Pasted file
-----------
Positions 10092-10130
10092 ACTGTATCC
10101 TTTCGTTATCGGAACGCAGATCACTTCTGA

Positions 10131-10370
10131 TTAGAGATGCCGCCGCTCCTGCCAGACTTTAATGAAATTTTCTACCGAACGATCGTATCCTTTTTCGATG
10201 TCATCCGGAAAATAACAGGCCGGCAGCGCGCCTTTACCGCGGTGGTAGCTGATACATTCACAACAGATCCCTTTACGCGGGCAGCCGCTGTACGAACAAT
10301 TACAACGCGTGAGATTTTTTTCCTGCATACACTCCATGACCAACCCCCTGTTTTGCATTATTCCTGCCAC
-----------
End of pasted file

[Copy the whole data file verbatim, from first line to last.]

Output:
Positions 10092-10130
10092 ACTGTATCC
10101 TTTCGTTATCGGAACGCAGATCACTTCTGA

Positions 10131-10370
10131 TTAGAGATGCCGCCGCTCCTGCCAGACTTTAATGAAATTTTCTACCGAACGATCGTATCCTTTTTCGATG
10201 TCATCCGGAAAATAACAGGCCGGCAGCGCGCCTTTACCGCGGTGGTAGCTGATACATTCACAACAGATCCCTTTACGCGGGCAGCCGCTGTACGAACAAT
10301 TACAACGCGTGAGATTTTTTTCCTGCATACACTCCATGACCAACCCCCTGTTTTGCATTATTCCTGCCAC